Fero Laboratory

Laboratory of Matthew Fero, MD, FACP

fero-wA major focus of my lab has been the interaction of of cell cycle regulators and microRNA in the development of complex tissues, and to understand how these processes go awry in cancer. 

We have pioneered the discovery of genes that cooperate with the p27/cyclin D pathway in lymphomagenesis. This work culminated in the discovery of miR-106a~363Xpcl1, a gene on the X-chromosome which encodes a cluster of miRNAs. Our recent work shows that miR-106a~363Xpcl1 is a potent oncogene and that it cooperates with p27 loss to induce lymphomas. We are interested in the potential to target non-coding RNAs and cell cycle regulators as novel cancer treatments.

In contrast to cancer control, where our goal is to limit unregulated cellular proliferation, the field of tissue regeneration seeks to induce cell growth where it is needed to restore function to a damaged organ. To understand p27’s role blocking cellular regeneration of post-mitotic tissues I have collaborated with investigators around the globe. We have shown that p27 is a critical regulator of post-mitotic cellular quiescence.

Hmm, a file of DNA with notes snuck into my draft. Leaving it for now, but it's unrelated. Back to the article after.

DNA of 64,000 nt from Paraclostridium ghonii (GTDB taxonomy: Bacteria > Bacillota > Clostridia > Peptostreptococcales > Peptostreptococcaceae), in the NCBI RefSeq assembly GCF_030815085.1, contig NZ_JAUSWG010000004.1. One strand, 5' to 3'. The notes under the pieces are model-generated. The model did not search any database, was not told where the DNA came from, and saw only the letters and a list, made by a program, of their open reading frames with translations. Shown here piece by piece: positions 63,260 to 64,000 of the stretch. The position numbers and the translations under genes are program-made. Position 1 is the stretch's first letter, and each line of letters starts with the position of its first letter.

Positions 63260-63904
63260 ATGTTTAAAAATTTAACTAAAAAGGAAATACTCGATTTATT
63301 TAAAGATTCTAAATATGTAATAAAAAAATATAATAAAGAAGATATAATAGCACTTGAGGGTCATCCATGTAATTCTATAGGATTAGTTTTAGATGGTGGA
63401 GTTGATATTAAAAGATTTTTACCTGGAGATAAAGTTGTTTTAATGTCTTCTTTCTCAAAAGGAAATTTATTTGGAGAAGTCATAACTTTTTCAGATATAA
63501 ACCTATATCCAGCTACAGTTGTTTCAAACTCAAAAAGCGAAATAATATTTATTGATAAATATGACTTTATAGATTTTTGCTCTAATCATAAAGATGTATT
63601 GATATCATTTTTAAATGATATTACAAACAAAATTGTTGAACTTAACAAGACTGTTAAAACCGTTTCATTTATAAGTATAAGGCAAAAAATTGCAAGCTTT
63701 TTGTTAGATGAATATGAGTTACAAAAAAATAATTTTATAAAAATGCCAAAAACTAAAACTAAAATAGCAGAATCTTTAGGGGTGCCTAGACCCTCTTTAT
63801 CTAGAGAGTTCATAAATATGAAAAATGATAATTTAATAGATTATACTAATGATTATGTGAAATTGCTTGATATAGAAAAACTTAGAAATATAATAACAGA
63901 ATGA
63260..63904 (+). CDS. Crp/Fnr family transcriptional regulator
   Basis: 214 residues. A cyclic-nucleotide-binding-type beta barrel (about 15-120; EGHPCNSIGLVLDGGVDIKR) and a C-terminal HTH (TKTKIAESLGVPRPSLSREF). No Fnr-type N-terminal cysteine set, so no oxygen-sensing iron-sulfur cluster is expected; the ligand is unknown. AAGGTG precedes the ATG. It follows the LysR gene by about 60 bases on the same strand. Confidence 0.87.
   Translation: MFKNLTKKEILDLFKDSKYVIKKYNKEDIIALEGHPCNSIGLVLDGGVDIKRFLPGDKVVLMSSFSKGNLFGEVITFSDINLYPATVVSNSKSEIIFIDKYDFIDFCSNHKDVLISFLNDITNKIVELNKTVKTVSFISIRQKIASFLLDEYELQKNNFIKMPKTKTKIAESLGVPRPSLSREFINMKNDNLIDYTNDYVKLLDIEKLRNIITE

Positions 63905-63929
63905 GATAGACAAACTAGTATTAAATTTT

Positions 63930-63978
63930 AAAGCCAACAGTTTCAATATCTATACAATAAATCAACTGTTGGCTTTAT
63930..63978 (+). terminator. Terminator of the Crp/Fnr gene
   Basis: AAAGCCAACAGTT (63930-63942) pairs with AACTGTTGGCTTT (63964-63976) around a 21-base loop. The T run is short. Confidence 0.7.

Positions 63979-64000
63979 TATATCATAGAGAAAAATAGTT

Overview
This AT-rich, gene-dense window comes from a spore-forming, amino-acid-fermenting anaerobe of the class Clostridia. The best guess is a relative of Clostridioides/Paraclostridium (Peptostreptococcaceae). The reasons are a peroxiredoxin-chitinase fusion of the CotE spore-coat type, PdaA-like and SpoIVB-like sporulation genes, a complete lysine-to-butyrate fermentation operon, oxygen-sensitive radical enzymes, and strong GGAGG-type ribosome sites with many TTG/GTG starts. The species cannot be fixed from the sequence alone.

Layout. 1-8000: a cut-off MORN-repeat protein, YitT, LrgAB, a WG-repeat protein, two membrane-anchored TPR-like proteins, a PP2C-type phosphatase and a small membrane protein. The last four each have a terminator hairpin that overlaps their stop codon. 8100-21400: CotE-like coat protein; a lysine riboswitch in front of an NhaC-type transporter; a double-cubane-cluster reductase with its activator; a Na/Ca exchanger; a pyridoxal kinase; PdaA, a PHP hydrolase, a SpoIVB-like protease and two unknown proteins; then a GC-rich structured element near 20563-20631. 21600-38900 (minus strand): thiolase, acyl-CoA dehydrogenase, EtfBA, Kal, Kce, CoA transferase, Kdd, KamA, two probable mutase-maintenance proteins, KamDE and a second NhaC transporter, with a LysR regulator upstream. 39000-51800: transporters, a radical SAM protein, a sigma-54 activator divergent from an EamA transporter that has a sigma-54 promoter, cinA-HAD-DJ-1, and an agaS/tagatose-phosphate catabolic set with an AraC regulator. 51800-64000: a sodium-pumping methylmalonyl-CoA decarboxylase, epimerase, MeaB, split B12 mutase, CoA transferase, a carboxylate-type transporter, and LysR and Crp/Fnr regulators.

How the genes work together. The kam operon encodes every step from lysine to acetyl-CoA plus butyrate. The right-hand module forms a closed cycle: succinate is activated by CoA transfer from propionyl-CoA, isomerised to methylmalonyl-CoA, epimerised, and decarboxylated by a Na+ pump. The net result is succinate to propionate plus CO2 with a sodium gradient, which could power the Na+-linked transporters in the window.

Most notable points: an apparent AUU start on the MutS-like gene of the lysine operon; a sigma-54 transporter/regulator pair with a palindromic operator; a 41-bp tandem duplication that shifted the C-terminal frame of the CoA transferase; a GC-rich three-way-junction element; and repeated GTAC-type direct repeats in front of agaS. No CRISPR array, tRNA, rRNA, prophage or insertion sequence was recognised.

Cyclin-dependent kinases, or CDKs, drive the cell cycle. Their inhibitors, called CDK inhibitors or CKIs, regulate them and thus regulate the cell cycle. One important CKI is p27.

In addition to my primary research interest in cancer pathogenesis, I have expertise in the development of patient derived xenografts. This enables the creation of mouse cancer models that are custom designed to match individual patients. By coupling PDX model development with human clinical trials, we can test new drugs or new twists on established therapies more quickly and safely than in people. In particular, our aim is to establish new therapeutic avenues for hematologic malignancies, including advanced cellular therapies such as stem cell transplantation, cell cycle regulators, and immune modulatory therapy.

We are expert in the use of transgenic mouse models and human tumor xenograft models to elucidate the interactions of cancer genes, carcinogenic compounds, and novel therapeutic agents.

 

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